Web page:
Photo courtesy of La Marmota Azul

With this first miracle, the Sanjuanita does not have only become the patron saint of the volatineros (and later circus people), but she also left left a trace of presence of traveling companies of performers in colonial Mexico from the beginning of the 17th century. To the fabulosa historia del circo en Mexico (a monumental book by Dr Revolledo Cardenas, co-edited in Mexico in 2004 by Conaculta-EscenologIa AC) there are several references of Maroma companies who toured our territory at the time of the viceroyalty. These companies developed along the colony, taking a clear and prolific form in the latter third of the period. There is extensive documentation of activities during this period:the maromeros used to perform in public squares, arenas and especially in the patio of maroma (these patios were the courtyards of the neighborhood buildings known as the vecindades).

A show in a ‘patio of maroma ‘ would generally include verse recitation, presentation of an exotic or trained animal, clowning, acrobatics, and rope walking (where the name maroma just).

The arrival of the modern circus in Mexico, by the Englishman Philip Lailson in 1808 with his Real Circo de Equitacióm, marked the beginning of a new era for show business. Unable to satisfy the new preferences of the urban public (whose interest had turned to the newly arrived European spectacle and its glamorous acts),the maromeros were pushed to the suburbs and from there to the small towns.

In 1841, Joséé Soledad Aycardo founded the first Mexican circus, the Circo OlImpico. By the end of the 19th century, the circus was everywhere in the country. Some of the circus families that still exist today were born around this time (as Suarez or Atayde). Mexico City had the incredible Circo Orrin Theater, a circus-building with a capacity of more than 2000 people (and electric light!). The circus was completely integrated into Mexican culture.

But Maromadoes not havet disappear, it has remained rooted in the peasant and it has persisted in some villages – being taught from generation to generation until today. Today we find maromeros in parts of Oaxaca, Guerrero, Puebla and Veracruz. Even though, until a few years ago, groups from different regions had no connection, initiatives like Correspondence Maromeraswere useful in creating bridges and allowing exchanges, enriching their work and helping to disseminate it.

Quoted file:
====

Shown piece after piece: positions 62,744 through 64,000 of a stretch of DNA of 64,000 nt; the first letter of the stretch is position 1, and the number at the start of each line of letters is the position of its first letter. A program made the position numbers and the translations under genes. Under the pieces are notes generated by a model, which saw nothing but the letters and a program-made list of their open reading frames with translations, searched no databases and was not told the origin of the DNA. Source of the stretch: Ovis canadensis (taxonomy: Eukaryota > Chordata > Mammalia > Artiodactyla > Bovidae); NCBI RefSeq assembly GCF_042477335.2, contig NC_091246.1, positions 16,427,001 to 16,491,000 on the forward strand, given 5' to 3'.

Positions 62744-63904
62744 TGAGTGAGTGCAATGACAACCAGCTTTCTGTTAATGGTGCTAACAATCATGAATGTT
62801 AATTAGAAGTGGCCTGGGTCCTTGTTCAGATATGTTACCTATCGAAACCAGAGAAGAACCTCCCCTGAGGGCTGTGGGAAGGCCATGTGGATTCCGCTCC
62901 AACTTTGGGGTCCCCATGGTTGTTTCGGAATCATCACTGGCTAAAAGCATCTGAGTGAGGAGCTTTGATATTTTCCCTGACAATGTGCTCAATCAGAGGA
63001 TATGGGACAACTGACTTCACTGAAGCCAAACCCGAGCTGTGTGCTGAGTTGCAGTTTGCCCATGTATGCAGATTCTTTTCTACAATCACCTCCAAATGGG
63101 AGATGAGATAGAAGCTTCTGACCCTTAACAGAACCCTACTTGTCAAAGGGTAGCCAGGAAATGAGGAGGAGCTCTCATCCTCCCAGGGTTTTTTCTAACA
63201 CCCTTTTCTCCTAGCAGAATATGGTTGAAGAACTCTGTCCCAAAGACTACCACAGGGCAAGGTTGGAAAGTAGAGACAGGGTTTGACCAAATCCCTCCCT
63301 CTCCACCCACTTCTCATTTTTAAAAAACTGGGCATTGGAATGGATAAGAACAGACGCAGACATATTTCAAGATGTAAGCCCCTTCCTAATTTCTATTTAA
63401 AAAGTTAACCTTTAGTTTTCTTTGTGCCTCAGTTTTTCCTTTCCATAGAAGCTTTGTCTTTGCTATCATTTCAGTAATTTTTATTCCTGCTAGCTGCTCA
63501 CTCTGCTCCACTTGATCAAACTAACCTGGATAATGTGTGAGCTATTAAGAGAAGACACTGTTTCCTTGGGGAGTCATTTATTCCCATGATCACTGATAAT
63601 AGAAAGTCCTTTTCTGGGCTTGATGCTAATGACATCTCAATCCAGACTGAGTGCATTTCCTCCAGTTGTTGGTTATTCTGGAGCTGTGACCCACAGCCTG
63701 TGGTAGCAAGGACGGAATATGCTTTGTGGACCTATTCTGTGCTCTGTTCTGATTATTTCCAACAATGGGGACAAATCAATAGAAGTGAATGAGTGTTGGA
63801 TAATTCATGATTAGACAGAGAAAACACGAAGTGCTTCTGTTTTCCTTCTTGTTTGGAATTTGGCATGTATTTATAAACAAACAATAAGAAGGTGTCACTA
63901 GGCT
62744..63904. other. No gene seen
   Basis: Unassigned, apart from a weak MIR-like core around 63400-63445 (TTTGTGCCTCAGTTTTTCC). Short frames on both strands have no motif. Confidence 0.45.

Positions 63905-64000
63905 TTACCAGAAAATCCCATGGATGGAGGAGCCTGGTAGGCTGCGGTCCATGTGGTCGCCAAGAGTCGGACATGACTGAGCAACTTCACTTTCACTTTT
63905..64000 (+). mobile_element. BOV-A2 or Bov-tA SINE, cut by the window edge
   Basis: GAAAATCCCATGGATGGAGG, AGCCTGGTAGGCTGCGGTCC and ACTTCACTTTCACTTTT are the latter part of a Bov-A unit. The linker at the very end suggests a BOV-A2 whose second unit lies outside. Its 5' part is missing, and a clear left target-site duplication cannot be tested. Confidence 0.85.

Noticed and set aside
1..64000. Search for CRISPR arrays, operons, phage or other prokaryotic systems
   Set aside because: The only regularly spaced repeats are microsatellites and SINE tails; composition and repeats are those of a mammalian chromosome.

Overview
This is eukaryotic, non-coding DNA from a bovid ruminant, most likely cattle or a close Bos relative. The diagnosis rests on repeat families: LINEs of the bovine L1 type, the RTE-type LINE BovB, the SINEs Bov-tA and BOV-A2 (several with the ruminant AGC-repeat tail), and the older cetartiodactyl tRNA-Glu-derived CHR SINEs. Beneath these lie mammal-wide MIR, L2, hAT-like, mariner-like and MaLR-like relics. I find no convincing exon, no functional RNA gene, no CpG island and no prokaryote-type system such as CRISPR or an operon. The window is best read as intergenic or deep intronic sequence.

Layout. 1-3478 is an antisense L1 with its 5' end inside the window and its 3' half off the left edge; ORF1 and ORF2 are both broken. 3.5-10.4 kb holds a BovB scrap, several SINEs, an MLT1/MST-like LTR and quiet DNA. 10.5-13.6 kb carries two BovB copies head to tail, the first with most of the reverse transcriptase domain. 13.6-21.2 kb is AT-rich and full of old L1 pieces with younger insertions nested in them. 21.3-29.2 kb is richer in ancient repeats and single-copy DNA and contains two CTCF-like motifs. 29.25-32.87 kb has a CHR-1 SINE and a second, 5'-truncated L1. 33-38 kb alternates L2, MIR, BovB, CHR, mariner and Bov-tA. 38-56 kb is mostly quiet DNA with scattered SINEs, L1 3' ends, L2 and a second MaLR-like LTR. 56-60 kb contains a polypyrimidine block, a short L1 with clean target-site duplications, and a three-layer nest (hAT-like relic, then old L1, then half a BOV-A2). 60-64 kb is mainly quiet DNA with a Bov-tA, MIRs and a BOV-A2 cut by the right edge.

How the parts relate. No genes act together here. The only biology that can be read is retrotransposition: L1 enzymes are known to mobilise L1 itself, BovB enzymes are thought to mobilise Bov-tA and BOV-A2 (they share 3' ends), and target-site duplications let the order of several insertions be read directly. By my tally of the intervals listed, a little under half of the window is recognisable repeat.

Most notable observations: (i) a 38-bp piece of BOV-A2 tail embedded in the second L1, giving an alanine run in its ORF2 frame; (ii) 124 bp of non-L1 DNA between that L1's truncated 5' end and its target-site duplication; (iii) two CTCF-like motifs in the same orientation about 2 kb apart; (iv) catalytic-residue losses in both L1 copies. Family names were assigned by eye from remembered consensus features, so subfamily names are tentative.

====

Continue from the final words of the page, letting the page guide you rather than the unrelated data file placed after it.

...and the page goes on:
Besides Maroma, there are other spectacular acrobatic expressions of ritual and festive origin in our country, such as the Zancudos de Zaachila or the famous Voladores de Papantla.But that will be the subject of another occasion. For now, I invite you to watch the video of the 3rd Correspondencia Maromera. Enjoy!

[1]The author and a circus performer,Rodrigo Hernandez specializes in Perch balancing (www.duocardio.com) and is a collaborator at the Mexican Centre of Circus Documentation Dokucirco(www.dokucirco.org) 

[2]Pescayre defines herserlf as ethnofunambulist, and her anthropological research is essential to understand the phenomenon of Maroma, of which shes not only the main researcher in Mexico, but she has fueled its development through the creation of Correspondencias Maromeras (national gathering of maromeros).

[3]Maroma shows are not exclusive of the patronal feasts, though these celebrations are their most frequent stage.

[4]The word maroma comes from arab-hispanic mabruma and it means rope. To walk on the maroma means literally to walk on the rope: funambulism. Like it happened with many other speciatilies, the word maroma was quickly used to refer not only to funambulism but any circus-kind activity. Nowadays, in Mexico we say maroma when we talk about floor acrobacy.

[5][Translated from Spanish] Cantares Mexicanos 1532-1597, foja 67. This fragment was taken from Serranos article Antecedentes del Payaso en el México Antiguo that is published inwww.dokucirco.org

[6]Volatineros, titiriteros, maromeros, are actually different specialities, but the names were used indistinctly for any traveling performer.

[7][translated from Spanish] From theBreve historia de la Virgen de San Juanpublished in the website www.visitasanjuandeloslagos.com
Feature photo courtesy of La Marmota Azul
Rodrigo Hernandez

Rodrigo Hernandez is a professional circus performer specializing in pole balancing and clinch. Since 2010, he has been working with Solène Albores as half of DUO CARDIO. He was born in Mexico City and raised in Montevideo. Rodrigo is a founding member of the “Circodromo” cultural center in Buenos Aires and of the Mexican circus documentation center (Dokucirco).